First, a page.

As [redacted] has reported, the list of weapons and vehicles that could only possibly come from Russian Army sources is increasing. However, so far Russia continues to (laughably) continue with the Green Men concept by (poorly) obscuring the fact that the forces fighting are regular Russian Army units.

Military news is still a little confused, but from the reports it looks like the Russian Army has launched at least three significant attacks and several small special forces type operations:

1. Major push (one report says 250+ vehicles and artillery) towards Amvrosievka, which was taken.

2. Company sized attack towards Starobesheve-Kuteynikove area. Not sure what the status of this attack is.

3. Attack on the border along the Sea of Azov coast in the direction of Mariupol. Reports about the composition of the force vary and there's some indication that there was no penetration by ground forces. However, what seems to be undisputed is that there was a 9 hour bombardment of Novoazovsk from artillery and something from the water.

Minor actions:

4. Special forces type attack on Mariupol airport.

5. At least one ground probe north of Luhansk City, but it doesn't seem to have been serious.

6. Reports of skirmishes in a number of small towns south of Donetsk along route T-05-08 headed down to the coast.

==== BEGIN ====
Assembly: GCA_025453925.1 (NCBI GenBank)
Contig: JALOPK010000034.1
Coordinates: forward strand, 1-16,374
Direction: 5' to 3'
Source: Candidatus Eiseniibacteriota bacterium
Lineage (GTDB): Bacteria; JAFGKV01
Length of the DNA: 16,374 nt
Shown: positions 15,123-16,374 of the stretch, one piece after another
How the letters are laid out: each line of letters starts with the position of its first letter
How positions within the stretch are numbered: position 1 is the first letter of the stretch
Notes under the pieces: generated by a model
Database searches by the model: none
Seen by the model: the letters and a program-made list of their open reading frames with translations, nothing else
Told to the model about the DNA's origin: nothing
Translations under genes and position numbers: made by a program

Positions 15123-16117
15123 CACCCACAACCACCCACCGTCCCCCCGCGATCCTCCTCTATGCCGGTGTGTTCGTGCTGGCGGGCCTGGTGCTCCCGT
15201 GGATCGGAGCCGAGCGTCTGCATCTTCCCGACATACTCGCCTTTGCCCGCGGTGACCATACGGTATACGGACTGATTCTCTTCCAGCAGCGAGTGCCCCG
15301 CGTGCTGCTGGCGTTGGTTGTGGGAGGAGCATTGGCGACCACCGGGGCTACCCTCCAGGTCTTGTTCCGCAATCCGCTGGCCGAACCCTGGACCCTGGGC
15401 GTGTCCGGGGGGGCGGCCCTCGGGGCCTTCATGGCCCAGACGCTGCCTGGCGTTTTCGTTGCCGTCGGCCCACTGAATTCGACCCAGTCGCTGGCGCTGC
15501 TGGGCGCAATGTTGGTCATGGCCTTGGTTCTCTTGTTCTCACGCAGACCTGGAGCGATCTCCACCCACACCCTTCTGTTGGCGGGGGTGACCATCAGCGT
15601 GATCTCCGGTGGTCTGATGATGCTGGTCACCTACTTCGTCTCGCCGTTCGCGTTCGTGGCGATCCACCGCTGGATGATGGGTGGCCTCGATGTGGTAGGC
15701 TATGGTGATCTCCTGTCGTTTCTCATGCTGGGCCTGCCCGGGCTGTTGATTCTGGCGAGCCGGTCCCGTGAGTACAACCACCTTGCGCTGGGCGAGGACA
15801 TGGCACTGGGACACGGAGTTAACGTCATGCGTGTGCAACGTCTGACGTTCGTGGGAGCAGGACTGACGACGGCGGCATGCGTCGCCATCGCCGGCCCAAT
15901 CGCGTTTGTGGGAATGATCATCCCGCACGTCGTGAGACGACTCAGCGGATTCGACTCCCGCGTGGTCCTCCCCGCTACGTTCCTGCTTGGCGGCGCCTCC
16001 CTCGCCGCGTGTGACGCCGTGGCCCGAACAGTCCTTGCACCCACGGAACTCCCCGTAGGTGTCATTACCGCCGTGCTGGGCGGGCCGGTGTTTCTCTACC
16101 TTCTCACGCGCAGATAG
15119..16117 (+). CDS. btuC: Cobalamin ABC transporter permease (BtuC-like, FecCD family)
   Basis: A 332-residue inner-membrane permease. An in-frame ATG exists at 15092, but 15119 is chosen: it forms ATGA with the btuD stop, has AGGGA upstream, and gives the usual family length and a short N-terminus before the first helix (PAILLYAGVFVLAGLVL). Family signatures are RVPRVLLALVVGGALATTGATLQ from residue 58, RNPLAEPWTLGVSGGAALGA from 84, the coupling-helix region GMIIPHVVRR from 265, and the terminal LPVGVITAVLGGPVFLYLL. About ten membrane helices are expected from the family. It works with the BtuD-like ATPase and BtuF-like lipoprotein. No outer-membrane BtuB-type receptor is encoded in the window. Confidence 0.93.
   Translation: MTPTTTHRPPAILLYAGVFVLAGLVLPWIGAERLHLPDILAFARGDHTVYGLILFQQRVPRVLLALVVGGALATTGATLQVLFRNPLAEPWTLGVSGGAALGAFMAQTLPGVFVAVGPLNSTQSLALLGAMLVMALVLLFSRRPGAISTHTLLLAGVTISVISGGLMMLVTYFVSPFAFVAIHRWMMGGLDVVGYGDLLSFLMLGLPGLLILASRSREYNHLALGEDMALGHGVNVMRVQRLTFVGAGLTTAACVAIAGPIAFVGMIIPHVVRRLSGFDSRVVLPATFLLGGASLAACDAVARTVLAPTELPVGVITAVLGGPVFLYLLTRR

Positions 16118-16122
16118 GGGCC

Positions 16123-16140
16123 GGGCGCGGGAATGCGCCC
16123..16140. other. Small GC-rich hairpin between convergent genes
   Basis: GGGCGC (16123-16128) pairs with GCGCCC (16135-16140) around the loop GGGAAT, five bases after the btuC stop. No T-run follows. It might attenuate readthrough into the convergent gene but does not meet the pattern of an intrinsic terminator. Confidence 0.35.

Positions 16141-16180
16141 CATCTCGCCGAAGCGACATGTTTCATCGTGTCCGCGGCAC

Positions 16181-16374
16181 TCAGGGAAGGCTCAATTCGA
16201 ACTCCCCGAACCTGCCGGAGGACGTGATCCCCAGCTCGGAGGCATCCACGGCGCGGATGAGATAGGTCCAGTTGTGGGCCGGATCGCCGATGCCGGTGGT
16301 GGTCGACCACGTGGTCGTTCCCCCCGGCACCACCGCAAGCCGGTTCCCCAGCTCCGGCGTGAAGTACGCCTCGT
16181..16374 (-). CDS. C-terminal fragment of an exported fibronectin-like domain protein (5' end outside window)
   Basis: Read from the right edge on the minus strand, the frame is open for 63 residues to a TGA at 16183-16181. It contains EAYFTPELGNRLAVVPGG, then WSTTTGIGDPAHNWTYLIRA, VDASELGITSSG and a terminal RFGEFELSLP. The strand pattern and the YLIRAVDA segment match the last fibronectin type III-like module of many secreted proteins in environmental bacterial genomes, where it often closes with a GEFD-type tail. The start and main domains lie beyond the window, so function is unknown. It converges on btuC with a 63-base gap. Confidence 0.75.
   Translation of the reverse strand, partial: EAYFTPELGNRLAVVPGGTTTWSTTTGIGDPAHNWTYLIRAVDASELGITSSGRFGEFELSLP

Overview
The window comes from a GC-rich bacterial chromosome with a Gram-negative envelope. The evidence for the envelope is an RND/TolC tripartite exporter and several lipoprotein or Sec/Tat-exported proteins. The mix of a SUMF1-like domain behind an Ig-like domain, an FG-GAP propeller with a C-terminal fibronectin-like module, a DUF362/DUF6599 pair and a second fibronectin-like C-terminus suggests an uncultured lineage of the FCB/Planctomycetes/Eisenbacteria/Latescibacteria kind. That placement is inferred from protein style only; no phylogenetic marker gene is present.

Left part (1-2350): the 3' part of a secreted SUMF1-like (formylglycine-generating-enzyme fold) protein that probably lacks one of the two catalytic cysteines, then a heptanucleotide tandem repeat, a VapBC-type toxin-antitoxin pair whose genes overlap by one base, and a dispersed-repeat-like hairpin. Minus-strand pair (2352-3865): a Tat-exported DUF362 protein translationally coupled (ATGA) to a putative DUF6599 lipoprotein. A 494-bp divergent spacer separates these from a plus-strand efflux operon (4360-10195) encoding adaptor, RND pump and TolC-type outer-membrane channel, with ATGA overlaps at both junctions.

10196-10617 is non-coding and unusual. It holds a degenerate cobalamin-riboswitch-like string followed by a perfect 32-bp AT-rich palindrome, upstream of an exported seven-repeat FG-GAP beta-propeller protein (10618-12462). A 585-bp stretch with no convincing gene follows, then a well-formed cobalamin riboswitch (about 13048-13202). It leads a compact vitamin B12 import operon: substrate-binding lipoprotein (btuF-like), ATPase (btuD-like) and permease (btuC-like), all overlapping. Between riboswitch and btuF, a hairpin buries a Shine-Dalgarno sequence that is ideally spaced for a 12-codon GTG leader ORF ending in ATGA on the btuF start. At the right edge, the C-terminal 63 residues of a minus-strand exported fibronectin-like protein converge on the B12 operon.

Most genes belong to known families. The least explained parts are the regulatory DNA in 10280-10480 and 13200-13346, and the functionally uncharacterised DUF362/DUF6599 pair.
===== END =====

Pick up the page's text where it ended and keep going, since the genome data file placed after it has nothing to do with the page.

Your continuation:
On top of this, the separatists have launched a major attack southwest of Donetsk into Olenivka, which is along T-05-08.

To me it looks like one (Amvrosievka) or two (Starobesheve-Kuteynikove) major pushes designed to roll up the Ukrainian forces south of Donetsk. With this accomplished the chances of Ukraine taking Donetsk city are pretty small as it would result in a lot of lost forces/equipment, a lengthening of the front down to the Sea of Azov, and the inability to cut Donetsk city off from resupply/reinforcement.

The activities north and south of this area are distractions only. They are intended to create confusion within the Ukrainian command structure and to divert resources away from the prime objective.

I don't know how long Russia will keep up the pretense of not being directly involved. The evidence of their direct involvement with organized formations of the Russian Army is overwhelming. On top of that, even Russian sources are confirming soldiers have gone missing. At least one family has made a formal request to the Ukrainian government for information about their son (23rd Mech Division) because they have reports of 40 23rd Mech soldiers being captured in Luhansk. Ukraine says that officially they have no Russian POWs because Russia says it isn't fighting in Russia, so they should ask Russia. Russian officials apparently won't even respond other than to say "he left the unit".

In fact, Defense Minister Shoigu is flying to Pskov tomorrow. Speculation is that it's in connection with the reports that a company sized force from the 76th Pskov Air Assault Division was wiped out. Certainly the timing is suspicious.